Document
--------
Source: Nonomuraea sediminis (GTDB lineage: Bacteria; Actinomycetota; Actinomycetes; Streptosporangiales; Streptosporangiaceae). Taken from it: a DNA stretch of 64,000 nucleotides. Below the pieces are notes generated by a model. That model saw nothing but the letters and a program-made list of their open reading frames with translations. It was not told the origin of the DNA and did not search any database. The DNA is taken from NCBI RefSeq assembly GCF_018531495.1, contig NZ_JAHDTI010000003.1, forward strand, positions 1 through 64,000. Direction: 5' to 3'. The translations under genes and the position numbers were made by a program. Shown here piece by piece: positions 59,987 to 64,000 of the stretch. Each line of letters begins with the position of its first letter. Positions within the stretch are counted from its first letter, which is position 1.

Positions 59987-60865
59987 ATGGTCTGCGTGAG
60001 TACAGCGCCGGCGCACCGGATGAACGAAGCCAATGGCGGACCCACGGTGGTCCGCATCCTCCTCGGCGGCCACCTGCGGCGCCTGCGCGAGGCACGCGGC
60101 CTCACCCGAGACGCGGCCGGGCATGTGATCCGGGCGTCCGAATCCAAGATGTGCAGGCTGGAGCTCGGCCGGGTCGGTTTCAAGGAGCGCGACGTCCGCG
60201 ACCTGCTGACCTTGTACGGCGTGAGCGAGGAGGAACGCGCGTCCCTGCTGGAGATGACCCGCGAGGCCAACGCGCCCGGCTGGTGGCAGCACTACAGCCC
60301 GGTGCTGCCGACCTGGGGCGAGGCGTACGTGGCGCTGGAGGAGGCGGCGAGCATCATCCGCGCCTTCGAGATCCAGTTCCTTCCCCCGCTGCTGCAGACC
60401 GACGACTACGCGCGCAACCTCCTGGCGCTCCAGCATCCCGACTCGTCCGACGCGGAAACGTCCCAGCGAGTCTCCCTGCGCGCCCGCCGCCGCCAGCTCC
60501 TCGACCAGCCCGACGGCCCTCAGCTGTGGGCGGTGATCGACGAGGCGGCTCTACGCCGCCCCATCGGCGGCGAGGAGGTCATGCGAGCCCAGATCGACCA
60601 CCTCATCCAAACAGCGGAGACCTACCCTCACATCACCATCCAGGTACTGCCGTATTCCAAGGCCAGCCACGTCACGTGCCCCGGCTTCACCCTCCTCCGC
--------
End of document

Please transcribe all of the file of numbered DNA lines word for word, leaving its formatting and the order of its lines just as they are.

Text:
Source: Nonomuraea sediminis (GTDB lineage: Bacteria; Actinomycetota; Actinomycetes; Streptosporangiales; Streptosporangiaceae). Taken from it: a DNA stretch of 64,000 nucleotides. Below the pieces are notes generated by a model. That model saw nothing but the letters and a program-made list of their open reading frames with translations. It was not told the origin of the DNA and did not search any database. The DNA is taken from NCBI RefSeq assembly GCF_018531495.1, contig NZ_JAHDTI010000003.1, forward strand, positions 1 through 64,000. Direction: 5' to 3'. The translations under genes and the position numbers were made by a program. Shown here piece by piece: positions 59,987 to 64,000 of the stretch. Each line of letters begins with the position of its first letter. Positions within the stretch are counted from its first letter, which is position 1.

Positions 59987-60865
59987 ATGGTCTGCGTGAG
60001 TACAGCGCCGGCGCACCGGATGAACGAAGCCAATGGCGGACCCACGGTGGTCCGCATCCTCCTCGGCGGCCACCTGCGGCGCCTGCGCGAGGCACGCGGC
60101 CTCACCCGAGACGCGGCCGGGCATGTGATCCGGGCGTCCGAATCCAAGATGTGCAGGCTGGAGCTCGGCCGGGTCGGTTTCAAGGAGCGCGACGTCCGCG
60201 ACCTGCTGACCTTGTACGGCGTGAGCGAGGAGGAACGCGCGTCCCTGCTGGAGATGACCCGCGAGGCCAACGCGCCCGGCTGGTGGCAGCACTACAGCCC
60301 GGTGCTGCCGACCTGGGGCGAGGCGTACGTGGCGCTGGAGGAGGCGGCGAGCATCATCCGCGCCTTCGAGATCCAGTTCCTTCCCCCGCTGCTGCAGACC
60401 GACGACTACGCGCGCAACCTCCTGGCGCTCCAGCATCCCGACTCGTCCGACGCGGAAACGTCCCAGCGAGTCTCCCTGCGCGCCCGCCGCCGCCAGCTCC
60501 TCGACCAGCCCGACGGCCCTCAGCTGTGGGCGGTGATCGACGAGGCGGCTCTACGCCGCCCCATCGGCGGCGAGGAGGTCATGCGAGCCCAGATCGACCA
60601 CCTCATCCAAACAGCGGAGACCTACCCTCACATCACCATCCAGGTACTGCCGTATTCCAAGGCCAGCCACGTCACGTGCCCCGGCTTCACCCTCCTCCGC